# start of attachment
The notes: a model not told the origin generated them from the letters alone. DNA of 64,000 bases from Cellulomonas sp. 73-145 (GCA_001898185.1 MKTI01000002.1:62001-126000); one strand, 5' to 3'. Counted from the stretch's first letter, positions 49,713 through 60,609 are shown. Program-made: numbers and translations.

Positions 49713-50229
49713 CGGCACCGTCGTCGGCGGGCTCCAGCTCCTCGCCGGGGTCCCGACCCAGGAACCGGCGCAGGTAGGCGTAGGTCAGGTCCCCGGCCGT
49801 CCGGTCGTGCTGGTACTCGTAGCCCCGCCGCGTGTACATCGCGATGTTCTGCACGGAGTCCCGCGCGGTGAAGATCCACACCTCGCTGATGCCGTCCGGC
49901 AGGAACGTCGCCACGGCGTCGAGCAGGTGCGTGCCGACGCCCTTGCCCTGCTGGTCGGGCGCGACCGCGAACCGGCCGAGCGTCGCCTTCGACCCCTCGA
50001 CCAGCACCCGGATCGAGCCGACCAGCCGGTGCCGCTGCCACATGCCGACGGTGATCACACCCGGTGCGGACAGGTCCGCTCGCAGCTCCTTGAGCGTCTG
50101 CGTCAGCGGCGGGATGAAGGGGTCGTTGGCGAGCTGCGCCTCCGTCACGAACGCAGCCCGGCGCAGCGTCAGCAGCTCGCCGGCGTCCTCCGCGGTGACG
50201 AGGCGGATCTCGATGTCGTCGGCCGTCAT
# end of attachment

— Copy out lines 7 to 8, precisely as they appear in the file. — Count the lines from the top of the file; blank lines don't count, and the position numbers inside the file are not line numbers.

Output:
50101 CGTCAGCGGCGGGATGAAGGGGTCGTTGGCGAGCTGCGCCTCCGTCACGAACGCAGCCCGGCGCAGCGTCAGCAGCTCGCCGGCGTCCTCCGCGGTGACG
50201 AGGCGGATCTCGATGTCGTCGGCCGTCAT